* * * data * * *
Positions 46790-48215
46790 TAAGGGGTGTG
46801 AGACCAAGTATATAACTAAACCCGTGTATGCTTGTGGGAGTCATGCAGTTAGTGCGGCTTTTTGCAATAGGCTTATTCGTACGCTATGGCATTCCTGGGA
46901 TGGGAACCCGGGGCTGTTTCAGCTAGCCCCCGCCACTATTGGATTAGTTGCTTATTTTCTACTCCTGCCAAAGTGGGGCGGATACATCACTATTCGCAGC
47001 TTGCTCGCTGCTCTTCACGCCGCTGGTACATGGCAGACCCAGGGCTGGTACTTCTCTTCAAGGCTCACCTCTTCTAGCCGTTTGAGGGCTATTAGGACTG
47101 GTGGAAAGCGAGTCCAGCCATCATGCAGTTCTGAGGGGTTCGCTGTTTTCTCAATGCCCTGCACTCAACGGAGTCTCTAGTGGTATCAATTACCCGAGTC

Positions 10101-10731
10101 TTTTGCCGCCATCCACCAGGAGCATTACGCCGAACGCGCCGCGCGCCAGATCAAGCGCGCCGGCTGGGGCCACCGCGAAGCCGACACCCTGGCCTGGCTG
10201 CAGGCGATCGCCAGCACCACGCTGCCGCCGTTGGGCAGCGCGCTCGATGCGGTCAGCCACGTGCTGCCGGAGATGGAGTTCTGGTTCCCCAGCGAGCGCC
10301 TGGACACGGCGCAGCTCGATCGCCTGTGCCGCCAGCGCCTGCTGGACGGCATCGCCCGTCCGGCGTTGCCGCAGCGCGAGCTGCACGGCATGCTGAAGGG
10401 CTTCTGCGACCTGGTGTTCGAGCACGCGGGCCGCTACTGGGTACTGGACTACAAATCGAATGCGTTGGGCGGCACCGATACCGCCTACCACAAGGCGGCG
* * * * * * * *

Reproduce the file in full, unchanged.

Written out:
Positions 46790-48215
46790 TAAGGGGTGTG
46801 AGACCAAGTATATAACTAAACCCGTGTATGCTTGTGGGAGTCATGCAGTTAGTGCGGCTTTTTGCAATAGGCTTATTCGTACGCTATGGCATTCCTGGGA
46901 TGGGAACCCGGGGCTGTTTCAGCTAGCCCCCGCCACTATTGGATTAGTTGCTTATTTTCTACTCCTGCCAAAGTGGGGCGGATACATCACTATTCGCAGC
47001 TTGCTCGCTGCTCTTCACGCCGCTGGTACATGGCAGACCCAGGGCTGGTACTTCTCTTCAAGGCTCACCTCTTCTAGCCGTTTGAGGGCTATTAGGACTG
47101 GTGGAAAGCGAGTCCAGCCATCATGCAGTTCTGAGGGGTTCGCTGTTTTCTCAATGCCCTGCACTCAACGGAGTCTCTAGTGGTATCAATTACCCGAGTC

Positions 10101-10731
10101 TTTTGCCGCCATCCACCAGGAGCATTACGCCGAACGCGCCGCGCGCCAGATCAAGCGCGCCGGCTGGGGCCACCGCGAAGCCGACACCCTGGCCTGGCTG
10201 CAGGCGATCGCCAGCACCACGCTGCCGCCGTTGGGCAGCGCGCTCGATGCGGTCAGCCACGTGCTGCCGGAGATGGAGTTCTGGTTCCCCAGCGAGCGCC
10301 TGGACACGGCGCAGCTCGATCGCCTGTGCCGCCAGCGCCTGCTGGACGGCATCGCCCGTCCGGCGTTGCCGCAGCGCGAGCTGCACGGCATGCTGAAGGG
10401 CTTCTGCGACCTGGTGTTCGAGCACGCGGGCCGCTACTGGGTACTGGACTACAAATCGAATGCGTTGGGCGGCACCGATACCGCCTACCACAAGGCGGCG